Wasgo (Sea Wolf), a carving by Haida artist Bill Reid in the University of British Columbia Museum of Anthropology in Vancouver, Canada. Photo courtesy of Tim Gillin

Yates is Haida, a fact he referenced in his original message to the UAF Facebook page, and again in the ASUAF meeting when Freel brought the message up.

“Our history, our stories, our tradition is quickly disappearing. The story of a Seawolf may not connect to me, as its not a part of my clan,” Yates wrote. “But we have to protect our traditions and stories, and not allow others to desecrate them out of ignorance. This is why I feel it’s my duty to educate people about our culture, so they will understand.”

The UAF student section at any major athletics event is a generally rowdy crowd, stomping in the bleachers at basketball games and pounding on the glass at ice hockey. Typical chants at any given hockey match include shouting during specific songs and whenever an opposing athlete gets sent to the penalty box. The “what’s a seawolf?” chant gets used exclusively at UAA games, referencing the mascot’s status as a mythical creature and the fact that many UAA students don’t even know the origin of their school’s mascot.

At UAF, there are some students who feel the chant is not intended to be insensitive.

“The thing I like about attending the hockey games is how exciting it can get when both teams are trying to win,” said Angel Jimmie, a third-year criminal justice student. Jimmie and her friends are frequent spectators at UAF hockey games. “Hockey is a competitive sport and one way to support the team is by chanting. I do participate in some of the chants, because I want the team I’m rooting for to win. I’m not doing it out of spite. I’m not trying to intentionally disrespect anyone or any culture.”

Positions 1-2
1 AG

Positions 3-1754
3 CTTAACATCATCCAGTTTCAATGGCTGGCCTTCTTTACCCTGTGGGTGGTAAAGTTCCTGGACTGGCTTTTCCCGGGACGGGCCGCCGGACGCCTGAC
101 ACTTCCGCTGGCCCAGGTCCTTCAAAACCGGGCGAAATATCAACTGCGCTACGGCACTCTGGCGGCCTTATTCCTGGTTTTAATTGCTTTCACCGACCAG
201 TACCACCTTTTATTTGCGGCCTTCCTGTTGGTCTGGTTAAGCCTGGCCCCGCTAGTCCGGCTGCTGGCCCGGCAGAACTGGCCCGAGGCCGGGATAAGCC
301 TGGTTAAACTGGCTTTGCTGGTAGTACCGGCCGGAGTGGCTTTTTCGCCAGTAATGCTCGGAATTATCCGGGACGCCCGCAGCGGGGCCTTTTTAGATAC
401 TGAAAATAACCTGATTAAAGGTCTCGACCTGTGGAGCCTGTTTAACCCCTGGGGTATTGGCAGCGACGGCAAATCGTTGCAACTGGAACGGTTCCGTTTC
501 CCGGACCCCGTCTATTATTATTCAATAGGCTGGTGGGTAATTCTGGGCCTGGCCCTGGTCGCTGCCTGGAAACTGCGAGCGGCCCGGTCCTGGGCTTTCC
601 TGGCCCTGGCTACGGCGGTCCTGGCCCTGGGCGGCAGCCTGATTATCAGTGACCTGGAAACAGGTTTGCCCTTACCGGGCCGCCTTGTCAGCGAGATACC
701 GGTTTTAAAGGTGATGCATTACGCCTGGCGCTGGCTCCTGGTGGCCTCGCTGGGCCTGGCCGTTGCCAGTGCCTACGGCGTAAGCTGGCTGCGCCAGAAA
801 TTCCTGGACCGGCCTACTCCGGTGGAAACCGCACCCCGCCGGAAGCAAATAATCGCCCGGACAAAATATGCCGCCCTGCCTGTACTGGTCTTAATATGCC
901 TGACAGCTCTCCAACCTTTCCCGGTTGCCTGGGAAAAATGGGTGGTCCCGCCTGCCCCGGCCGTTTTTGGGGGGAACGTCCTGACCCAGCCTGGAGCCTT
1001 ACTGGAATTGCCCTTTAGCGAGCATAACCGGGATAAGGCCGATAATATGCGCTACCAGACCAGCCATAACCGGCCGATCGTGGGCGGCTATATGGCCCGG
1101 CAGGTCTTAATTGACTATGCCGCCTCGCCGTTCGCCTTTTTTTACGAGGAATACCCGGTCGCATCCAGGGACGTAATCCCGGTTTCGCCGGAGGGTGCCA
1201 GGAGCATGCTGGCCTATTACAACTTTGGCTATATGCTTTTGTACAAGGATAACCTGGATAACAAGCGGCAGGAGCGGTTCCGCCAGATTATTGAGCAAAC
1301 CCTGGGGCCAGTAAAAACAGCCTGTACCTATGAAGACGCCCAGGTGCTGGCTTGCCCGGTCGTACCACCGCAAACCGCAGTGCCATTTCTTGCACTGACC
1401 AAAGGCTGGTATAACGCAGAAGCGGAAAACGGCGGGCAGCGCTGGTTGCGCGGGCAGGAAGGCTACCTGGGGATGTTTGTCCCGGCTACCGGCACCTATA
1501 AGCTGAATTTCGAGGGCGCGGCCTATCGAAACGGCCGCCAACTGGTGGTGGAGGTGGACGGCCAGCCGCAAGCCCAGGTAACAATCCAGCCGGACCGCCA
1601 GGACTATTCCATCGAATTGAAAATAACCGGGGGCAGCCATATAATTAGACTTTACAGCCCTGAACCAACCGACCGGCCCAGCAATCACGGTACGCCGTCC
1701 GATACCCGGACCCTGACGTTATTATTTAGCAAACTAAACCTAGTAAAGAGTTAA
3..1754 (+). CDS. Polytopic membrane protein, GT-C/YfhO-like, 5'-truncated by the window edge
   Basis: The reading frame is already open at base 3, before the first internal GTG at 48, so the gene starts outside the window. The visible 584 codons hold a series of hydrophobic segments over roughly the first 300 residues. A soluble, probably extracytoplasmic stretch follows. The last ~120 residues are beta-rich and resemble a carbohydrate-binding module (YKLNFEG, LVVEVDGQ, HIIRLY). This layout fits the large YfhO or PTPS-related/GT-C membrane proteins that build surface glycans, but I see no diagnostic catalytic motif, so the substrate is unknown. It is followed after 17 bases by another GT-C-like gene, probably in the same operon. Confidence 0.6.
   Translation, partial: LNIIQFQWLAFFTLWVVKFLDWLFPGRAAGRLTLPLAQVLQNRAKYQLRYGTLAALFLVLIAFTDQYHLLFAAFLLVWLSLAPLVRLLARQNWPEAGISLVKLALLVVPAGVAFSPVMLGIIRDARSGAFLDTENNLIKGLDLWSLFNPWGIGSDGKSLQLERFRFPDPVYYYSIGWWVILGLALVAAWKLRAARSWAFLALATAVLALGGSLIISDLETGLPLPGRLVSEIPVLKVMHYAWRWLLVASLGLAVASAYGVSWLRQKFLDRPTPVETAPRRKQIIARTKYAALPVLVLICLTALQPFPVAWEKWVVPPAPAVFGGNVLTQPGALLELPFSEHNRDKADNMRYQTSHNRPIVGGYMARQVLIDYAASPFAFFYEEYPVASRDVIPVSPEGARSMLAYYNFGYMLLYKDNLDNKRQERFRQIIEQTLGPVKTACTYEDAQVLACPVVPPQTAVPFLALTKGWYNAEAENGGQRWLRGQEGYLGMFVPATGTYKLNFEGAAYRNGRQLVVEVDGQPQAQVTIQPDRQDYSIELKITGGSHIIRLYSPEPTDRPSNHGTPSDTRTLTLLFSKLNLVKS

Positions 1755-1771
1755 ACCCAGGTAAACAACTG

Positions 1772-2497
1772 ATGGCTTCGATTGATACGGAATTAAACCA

UAA is not the only institution that touts the Seawolf as their mascot. Also part of the “seawolf family” are a minor league baseball team in Erie, Pennsylvania; both Stony Brook University in Long Island, New York and Sonoma State University in Rohnert Park, California; and Tabor Academy private high school in Marion, Massachusetts.

“That’s crazy that someone would say [that the chant is insensitive],” Jimmie said. “For me, that never came to mind whenever I said ‘what’s a seawolf’. It’s like with football, the Redskins situation.”

Jimmie is referencing the controversy over the Washington, D.C. NFL team name. The name and logo, according to team owner Dan Snyder, is meant to pay homage to Native Americans and invokes qualities like strength and courage. Organizations including the National Congress of American Indians and the American Psychological Association strongly oppose the name and logo, citing the history of the word as a disparaging term and the continued use of the mascot as demeaning native peoples, traditions and rituals.

“I understand that not everyone knows who the Haida people are, but now is the time to learn,” said Yates. “UAA is a rival, which I understand, but that doesn’t give people an excuse to tear down a culture for it. We must learn another way to cheer for our Nanooks.”

You may also like...

Leave a Reply

Your email address will not be published. Required fields are marked *